Hands on Art Senior Connie Armstrong tells the Bruin about her love for ceramics BY ZOE HAYES online editor LEO MARTINEZ

It’s no secret that McMinnville High School has many talented artists. Their work is in the glass display case, or in the art rooms. The Visual Arts Pathway is one of 18 pathways offered. One great ceramics artist is senior Connie Armstrong. Armstrong got into art when she was young, like many artists do. Art also runs in the family. “My grandma was into art, she actually did pottery too.” She plans on being an artist when she is older. Armstrong has taken many classes in the art pathway, including Drawing, Painting, Exploratory Art 2D and 3D, Ceramics 1, 2, and 3. Even though she has taken all these classes, she says her favorite class is ceramics because “I just like working with clay and forming pieces.” Her favorite piece of artwork is, “a teapot.” She is a very artistic person in many aspects, and

she said, “I sing, I draw, and I write.” Garrison is an art teacher here at MHS. She originally taught photography at the beginning of her career. “Actually, when I first started teaching I was teaching mostly photography,” she said. “Now I get a little bit of everything besides photography.” Armstrong has been a student of hers for a while now. “This will be her fourth year with me,” Garrison said. Garrison has enjoyed watching Armstrong grow as an artist, and she said, “When she came in she was not very constance in her art skills,” said Garrison. “In this last year she really came into her own in ceramics and also in painting, kind of finding a little bit more of a passion for it, and that’s been fun to see.” Armstrong is a senior, so she is thinking ahead. She plans to attend art school,

SENIOR CANSTANCE ARMSTRONG SHOWS US HER LATEST PROJECT, A VASE (SHOWN ABOVE) PAINTED WITH HELP FROM ART TEACHER CHRISTINE A DARK HOLOGRAPHIC GLAZE. GARRISON ARMSTRONG BULIDS A CANVAS. www

WITH www

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Raising His Voice

ARTIST Q&a

Music is a big part senior Ethan Keleher’s life

Get to know senior Rose Pardun, an art student at Mac High who loves to create pieces to inspire herself and others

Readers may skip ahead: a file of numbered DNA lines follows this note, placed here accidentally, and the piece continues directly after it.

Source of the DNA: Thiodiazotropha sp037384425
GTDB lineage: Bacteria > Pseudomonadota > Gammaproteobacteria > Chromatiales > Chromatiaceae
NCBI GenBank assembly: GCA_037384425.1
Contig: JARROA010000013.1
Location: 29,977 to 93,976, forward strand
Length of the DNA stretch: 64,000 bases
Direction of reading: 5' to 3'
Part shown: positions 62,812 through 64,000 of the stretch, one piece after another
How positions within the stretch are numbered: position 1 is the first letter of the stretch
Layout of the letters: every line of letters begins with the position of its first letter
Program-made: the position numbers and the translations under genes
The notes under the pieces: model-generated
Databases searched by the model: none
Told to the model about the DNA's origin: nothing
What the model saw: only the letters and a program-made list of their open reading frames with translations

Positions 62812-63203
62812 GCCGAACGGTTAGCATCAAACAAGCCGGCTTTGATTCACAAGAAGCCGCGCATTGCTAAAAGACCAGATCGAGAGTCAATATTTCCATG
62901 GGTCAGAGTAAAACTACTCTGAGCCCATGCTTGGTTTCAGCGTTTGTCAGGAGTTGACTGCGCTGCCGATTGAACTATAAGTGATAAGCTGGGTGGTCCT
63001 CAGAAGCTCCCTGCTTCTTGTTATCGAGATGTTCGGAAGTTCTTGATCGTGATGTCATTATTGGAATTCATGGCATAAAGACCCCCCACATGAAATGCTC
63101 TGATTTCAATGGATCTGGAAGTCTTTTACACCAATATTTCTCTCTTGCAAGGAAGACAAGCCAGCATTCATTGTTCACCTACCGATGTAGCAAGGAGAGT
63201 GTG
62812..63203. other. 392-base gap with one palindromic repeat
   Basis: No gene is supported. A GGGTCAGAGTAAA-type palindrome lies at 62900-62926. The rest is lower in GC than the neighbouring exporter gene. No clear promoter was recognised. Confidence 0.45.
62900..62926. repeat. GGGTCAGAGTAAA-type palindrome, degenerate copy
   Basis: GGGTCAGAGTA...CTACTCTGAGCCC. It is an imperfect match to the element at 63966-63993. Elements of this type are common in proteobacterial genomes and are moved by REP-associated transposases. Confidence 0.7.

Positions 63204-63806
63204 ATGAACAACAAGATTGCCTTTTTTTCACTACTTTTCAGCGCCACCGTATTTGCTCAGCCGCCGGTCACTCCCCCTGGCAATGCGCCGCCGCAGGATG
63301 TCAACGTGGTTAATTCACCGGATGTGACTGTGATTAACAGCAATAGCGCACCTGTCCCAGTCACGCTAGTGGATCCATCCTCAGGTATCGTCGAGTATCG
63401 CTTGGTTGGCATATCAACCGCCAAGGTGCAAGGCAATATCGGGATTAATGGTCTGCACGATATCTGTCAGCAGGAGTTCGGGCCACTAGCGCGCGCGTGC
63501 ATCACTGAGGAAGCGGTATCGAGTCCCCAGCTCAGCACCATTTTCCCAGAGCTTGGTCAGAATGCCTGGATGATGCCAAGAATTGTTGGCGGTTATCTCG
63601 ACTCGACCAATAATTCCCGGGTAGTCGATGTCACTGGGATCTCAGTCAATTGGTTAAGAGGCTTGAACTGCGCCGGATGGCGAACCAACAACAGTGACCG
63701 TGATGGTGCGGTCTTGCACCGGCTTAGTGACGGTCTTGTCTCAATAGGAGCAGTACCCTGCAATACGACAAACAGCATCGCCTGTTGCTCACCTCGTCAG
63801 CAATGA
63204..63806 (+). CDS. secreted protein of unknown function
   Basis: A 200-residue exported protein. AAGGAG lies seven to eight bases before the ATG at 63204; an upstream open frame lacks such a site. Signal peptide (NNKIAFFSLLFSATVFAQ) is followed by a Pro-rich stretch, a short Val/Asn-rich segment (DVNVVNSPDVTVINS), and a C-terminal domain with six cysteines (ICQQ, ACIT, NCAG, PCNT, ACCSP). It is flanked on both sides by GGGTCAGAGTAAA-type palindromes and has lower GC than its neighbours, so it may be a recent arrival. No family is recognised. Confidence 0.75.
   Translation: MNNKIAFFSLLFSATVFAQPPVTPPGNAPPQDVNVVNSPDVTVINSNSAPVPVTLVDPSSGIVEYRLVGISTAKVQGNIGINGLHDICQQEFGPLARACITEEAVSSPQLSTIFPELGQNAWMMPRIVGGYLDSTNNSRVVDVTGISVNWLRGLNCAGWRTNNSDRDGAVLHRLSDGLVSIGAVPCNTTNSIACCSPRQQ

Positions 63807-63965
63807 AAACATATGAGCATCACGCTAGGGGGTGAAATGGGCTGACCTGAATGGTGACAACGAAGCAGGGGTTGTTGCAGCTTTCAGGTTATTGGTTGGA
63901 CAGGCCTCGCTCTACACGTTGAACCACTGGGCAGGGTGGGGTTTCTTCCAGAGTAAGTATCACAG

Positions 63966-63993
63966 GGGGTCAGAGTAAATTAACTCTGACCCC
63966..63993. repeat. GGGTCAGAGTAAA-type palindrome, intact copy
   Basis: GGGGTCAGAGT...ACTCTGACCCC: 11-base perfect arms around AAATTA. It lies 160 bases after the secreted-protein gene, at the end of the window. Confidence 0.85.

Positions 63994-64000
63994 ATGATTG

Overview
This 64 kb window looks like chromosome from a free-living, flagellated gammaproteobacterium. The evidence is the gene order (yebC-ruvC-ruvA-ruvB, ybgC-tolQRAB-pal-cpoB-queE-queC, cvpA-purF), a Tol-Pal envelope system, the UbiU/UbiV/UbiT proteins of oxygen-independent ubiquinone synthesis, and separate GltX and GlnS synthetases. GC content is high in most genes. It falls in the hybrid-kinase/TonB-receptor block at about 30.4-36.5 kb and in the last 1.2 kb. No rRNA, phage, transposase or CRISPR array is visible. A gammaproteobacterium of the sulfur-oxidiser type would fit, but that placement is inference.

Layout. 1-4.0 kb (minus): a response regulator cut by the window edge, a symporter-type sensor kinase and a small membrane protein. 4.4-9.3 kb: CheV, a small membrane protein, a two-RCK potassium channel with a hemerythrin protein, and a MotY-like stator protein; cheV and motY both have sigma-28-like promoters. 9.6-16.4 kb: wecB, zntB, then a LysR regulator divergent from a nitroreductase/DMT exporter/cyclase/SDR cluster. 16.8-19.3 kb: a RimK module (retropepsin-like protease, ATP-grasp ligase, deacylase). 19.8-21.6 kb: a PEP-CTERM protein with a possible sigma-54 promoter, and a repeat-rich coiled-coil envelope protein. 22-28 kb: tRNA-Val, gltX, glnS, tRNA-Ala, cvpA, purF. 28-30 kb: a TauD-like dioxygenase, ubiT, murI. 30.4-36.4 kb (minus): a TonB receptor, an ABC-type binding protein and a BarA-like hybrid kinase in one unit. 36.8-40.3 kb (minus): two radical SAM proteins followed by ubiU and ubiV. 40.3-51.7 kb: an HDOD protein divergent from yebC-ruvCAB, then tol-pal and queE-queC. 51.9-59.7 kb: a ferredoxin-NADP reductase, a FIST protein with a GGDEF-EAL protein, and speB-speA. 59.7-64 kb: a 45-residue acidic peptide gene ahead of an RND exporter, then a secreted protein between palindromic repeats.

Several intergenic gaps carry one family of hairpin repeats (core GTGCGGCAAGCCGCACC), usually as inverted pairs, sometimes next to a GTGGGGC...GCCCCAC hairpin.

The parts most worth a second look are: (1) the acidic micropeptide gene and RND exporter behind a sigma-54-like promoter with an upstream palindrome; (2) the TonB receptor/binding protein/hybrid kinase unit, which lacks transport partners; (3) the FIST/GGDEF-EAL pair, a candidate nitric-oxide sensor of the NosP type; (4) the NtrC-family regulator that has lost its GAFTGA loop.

BY LEO MAR TINEZ art focus editor

LEO MARTINEZ

LEO MARTINEZ

BY LEO MAR TINEZ art focus editor

Q: “Which art classes are you currently taking?” A: “I’m in Painting 1 and AP Studio Art.” Q: “Do you like being part of the Visual Arts pathway?” A: “Yeah, its helped me with my mental illnesses and it’s

Music is a big part of everyone’s day-to-day life. For some people it’s not just a part of it, but it’s their whole life. For senior Ethan Keleher, “[he makes] it a part of [his] life.” “I’ve been in choir since the beginning of my high school career,” said Keleher. Since then the senior has made his way up to the top and into The Twilighters. In addition to singing with both Symphonic Choir and the Twilighters, Keleher has started conducting as well and taking on a leadership role in the choir department. It’s not easy for most to get into Twilighters and he says he loves it. “I like it because it’s a higher level of music than I’ve been able to deal with before,” said Keleher, “it’s challenging and I feel like it makes my brain think a lot more.” Classes in the music pathway at our school are extremely fun for students and Keleher, among other students, likes to think about the other aspects to them, “I actually have to think about what i’m doing.” Ethan Keleher not only takes Twilighters but said, “I make it a part of my life, I take as many classes that involve music as much as I can.” Keleher not only makes music a big part of his life at school, but he also makes music a big part of his life at home. “I play the piano and sing all the time,” said Keleher. An artist loves to hone their craft, and that’s exactly what Keleher is doing with his love for music.

just great to express myself with my art.”

Q: “Would you say that your art inspires people?” A: “I would hope that it inspires other people because art

really inspires me. It would be great to know that my art inspires others to make art themselves.”

Q: “Who are your favorite artists?” A: “I really like surrealism so I really like artists like Dali

and others from that time.”

Q: “What’s your favorite medium?” A: “I like using acrylic paint with a pallette knife because

it’s

freeing and creates more texture.”